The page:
Don’t Lose Your Dinosaur

Don’t Lose Your Dinosaur

One of the things I love to do is to watch movies that have sophomoric humor. I am 42 going on 5 and I don’t have a problem with it. One of my favorite movies is StepBrothers. I know it is dumb and totally sophomoric, but I still love it. A couple of days ago TBS was running StepBrothers for the umpteeth time and I had to watch it. As I tuned into the ending (perhaps the best part) I caught wind of the fatherly advice put forward by the stepfather, “don’t lose your dinosaur.”

Who would’ve thought that the movie Stepbrothers could give such sound advice. Not losing your dinosaur should resonate with Mr. 1500 who is always carrying around Frugalsaurus and other dinosaurs.

I actually showed this clip today as I was doing a transfer advising workshop. College students are under tremendous pressure to choose the right major so they can get a job right away. But the dirty little secret of academia is that a major only gets you in the door. Internships, getting involved on campus, and studying abroad are what I counsel my students to do to set themselves apart from others.

Because of this pressure students gravitate toward majors like Business and don’t pursue majors like Philosophy or Art. That is all fine and good and a Business major is fine, but if you don’t love what you do; if you don’t have a passion for it then you will most likely fail.

70% of Americans hate their jobs. So my advice to you is “Don’t Lose Your Dinosaur.” Even if you have made a lot of money what are you passionate about? What do you want to make your life about? And it doesn’t have to be about money, but not losing your dinosaur is one of the keys to life.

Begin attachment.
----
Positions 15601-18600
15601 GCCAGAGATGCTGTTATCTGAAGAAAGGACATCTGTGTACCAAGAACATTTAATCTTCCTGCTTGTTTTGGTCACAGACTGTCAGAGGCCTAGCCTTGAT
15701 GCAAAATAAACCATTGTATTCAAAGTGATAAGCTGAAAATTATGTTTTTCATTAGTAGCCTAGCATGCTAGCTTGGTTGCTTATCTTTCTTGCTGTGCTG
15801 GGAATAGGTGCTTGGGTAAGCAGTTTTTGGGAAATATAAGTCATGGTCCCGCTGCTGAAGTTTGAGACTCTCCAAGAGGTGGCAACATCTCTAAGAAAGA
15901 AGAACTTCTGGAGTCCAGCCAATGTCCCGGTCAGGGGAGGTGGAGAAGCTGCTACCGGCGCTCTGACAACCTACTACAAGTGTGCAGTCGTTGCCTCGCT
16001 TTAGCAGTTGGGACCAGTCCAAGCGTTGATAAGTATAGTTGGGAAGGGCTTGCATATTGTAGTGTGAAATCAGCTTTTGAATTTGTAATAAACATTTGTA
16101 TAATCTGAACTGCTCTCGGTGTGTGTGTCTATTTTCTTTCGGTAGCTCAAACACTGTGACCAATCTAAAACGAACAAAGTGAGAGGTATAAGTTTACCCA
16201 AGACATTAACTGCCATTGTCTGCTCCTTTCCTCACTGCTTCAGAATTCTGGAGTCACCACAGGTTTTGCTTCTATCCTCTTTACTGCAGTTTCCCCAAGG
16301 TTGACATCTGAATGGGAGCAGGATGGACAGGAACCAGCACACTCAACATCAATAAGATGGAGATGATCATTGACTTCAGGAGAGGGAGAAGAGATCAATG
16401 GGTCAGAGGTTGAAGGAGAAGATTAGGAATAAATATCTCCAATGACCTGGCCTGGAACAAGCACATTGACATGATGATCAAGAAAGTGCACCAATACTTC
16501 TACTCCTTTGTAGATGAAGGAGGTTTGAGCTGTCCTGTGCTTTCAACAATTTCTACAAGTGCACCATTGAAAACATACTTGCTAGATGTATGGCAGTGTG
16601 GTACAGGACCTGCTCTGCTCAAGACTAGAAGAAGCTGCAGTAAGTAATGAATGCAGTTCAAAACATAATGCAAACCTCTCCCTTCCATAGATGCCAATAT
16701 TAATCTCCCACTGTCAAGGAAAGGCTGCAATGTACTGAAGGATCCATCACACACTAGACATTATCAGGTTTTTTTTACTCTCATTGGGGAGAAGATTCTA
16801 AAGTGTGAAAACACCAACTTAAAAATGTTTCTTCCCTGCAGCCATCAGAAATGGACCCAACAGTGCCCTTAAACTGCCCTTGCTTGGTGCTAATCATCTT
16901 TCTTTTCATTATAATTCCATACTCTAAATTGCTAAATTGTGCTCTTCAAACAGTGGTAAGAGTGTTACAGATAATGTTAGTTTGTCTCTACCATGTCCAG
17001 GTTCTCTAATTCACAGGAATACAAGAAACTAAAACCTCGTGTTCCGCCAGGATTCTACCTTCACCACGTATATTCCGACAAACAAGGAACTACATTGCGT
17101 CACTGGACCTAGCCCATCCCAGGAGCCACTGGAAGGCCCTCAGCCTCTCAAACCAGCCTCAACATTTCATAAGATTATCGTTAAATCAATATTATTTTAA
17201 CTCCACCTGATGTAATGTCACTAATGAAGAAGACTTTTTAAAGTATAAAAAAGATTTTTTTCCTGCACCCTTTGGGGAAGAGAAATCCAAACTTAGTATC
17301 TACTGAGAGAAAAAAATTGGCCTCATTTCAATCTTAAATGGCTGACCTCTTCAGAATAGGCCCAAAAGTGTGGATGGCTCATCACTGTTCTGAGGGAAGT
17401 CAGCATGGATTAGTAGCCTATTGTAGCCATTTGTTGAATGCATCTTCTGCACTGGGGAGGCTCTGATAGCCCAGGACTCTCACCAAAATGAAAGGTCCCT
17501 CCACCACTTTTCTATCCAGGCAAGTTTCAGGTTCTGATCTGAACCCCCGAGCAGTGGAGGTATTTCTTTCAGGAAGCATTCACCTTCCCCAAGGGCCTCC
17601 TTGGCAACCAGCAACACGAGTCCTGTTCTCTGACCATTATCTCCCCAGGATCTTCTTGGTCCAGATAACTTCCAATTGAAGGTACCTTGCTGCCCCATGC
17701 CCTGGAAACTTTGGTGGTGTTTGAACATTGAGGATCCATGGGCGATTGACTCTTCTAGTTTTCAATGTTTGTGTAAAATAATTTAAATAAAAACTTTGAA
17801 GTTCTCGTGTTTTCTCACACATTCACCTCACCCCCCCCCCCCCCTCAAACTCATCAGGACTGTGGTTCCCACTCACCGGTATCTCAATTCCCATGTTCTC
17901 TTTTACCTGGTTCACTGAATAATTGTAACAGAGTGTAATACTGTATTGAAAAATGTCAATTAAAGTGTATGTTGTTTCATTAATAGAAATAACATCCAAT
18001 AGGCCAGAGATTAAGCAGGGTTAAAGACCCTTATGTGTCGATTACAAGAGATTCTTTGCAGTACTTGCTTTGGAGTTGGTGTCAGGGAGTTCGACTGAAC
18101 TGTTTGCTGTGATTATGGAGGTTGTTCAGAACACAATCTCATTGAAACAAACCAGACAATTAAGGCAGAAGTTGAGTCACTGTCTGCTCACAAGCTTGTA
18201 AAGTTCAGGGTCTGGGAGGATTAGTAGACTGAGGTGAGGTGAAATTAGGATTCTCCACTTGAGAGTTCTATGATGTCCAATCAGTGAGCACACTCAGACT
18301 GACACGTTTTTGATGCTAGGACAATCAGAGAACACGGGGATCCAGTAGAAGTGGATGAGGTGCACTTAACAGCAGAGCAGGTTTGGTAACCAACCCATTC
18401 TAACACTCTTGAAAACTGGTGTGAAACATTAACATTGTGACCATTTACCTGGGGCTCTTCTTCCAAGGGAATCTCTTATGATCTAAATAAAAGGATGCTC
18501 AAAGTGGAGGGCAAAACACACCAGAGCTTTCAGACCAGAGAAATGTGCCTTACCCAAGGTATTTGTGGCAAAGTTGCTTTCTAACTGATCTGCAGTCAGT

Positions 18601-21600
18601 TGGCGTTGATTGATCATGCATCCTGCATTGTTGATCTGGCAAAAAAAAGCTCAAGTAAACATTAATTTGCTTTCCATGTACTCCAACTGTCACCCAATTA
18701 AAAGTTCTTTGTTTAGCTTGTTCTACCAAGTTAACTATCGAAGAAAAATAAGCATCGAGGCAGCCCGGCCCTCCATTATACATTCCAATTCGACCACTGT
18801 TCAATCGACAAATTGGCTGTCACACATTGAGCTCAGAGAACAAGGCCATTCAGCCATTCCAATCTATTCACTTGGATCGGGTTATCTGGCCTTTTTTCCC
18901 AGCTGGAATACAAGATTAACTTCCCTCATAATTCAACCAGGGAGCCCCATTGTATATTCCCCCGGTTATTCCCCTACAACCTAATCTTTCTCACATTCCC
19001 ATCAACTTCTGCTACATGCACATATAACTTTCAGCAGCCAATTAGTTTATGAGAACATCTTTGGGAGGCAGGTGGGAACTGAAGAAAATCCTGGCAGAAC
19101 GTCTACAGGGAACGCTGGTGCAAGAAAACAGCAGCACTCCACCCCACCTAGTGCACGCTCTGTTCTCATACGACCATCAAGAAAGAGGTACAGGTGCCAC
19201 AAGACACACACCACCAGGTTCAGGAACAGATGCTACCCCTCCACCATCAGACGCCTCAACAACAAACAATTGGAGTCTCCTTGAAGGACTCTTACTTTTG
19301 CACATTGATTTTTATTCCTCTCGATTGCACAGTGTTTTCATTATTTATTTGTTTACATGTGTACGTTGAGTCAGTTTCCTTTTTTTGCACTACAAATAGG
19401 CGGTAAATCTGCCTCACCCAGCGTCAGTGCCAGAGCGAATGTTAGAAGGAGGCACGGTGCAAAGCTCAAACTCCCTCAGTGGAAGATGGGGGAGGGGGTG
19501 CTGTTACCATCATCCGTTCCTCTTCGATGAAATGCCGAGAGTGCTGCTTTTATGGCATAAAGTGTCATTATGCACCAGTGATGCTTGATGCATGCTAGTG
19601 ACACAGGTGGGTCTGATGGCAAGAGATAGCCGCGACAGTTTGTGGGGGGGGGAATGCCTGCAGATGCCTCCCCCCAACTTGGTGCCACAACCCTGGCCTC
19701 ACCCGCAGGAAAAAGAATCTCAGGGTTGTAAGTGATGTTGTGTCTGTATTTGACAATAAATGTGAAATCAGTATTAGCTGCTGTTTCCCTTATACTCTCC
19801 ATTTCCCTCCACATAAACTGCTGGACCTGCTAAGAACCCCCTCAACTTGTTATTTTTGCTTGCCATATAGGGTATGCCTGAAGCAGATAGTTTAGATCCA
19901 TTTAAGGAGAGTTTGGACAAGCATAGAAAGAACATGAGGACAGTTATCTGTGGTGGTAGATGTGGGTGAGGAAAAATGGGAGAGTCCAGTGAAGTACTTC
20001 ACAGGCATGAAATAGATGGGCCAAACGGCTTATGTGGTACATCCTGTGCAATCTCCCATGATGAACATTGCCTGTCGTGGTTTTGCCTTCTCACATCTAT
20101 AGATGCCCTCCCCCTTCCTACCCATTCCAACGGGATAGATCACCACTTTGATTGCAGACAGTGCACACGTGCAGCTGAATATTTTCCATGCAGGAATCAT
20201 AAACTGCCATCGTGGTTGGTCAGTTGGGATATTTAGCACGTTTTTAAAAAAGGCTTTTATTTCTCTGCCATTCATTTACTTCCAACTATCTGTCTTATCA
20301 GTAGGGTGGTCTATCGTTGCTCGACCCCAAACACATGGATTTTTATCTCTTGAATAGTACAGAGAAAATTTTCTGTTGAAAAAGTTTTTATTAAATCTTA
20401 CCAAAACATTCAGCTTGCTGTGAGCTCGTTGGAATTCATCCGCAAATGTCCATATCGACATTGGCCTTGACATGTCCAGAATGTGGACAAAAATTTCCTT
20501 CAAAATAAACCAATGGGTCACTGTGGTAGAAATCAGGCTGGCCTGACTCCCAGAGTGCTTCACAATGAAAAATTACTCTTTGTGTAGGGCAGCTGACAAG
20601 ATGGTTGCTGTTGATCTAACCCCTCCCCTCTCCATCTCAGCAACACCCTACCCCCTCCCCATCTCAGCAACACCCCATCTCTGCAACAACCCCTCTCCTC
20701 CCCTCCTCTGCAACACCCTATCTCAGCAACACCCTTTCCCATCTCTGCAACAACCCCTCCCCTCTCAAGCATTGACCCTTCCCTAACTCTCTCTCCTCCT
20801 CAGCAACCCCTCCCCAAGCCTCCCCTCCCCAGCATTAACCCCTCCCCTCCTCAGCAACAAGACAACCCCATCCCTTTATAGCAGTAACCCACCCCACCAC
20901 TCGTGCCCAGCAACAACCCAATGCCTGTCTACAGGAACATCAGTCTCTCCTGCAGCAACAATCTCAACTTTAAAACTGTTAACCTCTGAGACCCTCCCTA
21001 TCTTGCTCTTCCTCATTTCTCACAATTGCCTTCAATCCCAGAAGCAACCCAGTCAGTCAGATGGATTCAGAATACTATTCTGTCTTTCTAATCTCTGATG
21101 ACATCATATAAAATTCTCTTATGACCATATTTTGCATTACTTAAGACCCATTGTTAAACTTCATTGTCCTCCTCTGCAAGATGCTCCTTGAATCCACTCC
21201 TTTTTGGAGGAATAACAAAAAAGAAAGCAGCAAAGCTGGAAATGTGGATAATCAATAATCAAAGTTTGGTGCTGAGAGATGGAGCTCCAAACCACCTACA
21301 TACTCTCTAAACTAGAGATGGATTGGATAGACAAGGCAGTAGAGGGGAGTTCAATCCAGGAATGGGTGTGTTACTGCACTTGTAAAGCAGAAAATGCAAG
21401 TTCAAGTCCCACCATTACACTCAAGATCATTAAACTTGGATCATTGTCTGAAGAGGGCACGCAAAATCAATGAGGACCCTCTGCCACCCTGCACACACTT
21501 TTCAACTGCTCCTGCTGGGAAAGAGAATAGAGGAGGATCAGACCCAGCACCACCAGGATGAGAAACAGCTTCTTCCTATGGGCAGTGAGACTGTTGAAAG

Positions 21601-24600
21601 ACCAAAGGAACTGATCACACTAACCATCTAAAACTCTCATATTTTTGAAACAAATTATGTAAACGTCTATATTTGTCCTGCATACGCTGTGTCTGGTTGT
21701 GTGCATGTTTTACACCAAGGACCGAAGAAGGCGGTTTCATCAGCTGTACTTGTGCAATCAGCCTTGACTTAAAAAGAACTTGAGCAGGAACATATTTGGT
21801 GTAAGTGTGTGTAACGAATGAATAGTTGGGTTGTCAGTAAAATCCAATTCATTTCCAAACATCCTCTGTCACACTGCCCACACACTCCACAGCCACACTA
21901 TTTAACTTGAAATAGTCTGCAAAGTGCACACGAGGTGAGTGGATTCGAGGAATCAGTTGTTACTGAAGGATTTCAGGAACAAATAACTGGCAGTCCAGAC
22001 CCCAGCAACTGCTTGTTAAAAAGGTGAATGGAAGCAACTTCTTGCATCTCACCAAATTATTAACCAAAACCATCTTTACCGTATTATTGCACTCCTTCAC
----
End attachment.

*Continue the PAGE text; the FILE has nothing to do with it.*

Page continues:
For me, my dinosaur is politics. Yes, I know that makes me weird, but I love it. I love everything about it. I know people think that all politicians do is fight and bicker, but that is part of the system. We argue. That is what Americans do. America is a series of ARGUMENTS. And that is ok.

Aristotle once argued that politics is the master art and rhetoric is the ethical branch of that art. My expertise is in rhetoric and politics so I guess that means I am studying the most important subject.

Certainly that is up for debate, but when you are considering what you want to do for career or job don’t be swayed just because there is a good marketplace for something right away. Most people will change careers 5-7 times in their lifetimes. And I mean careers, not jobs.

What is your dinosaur?

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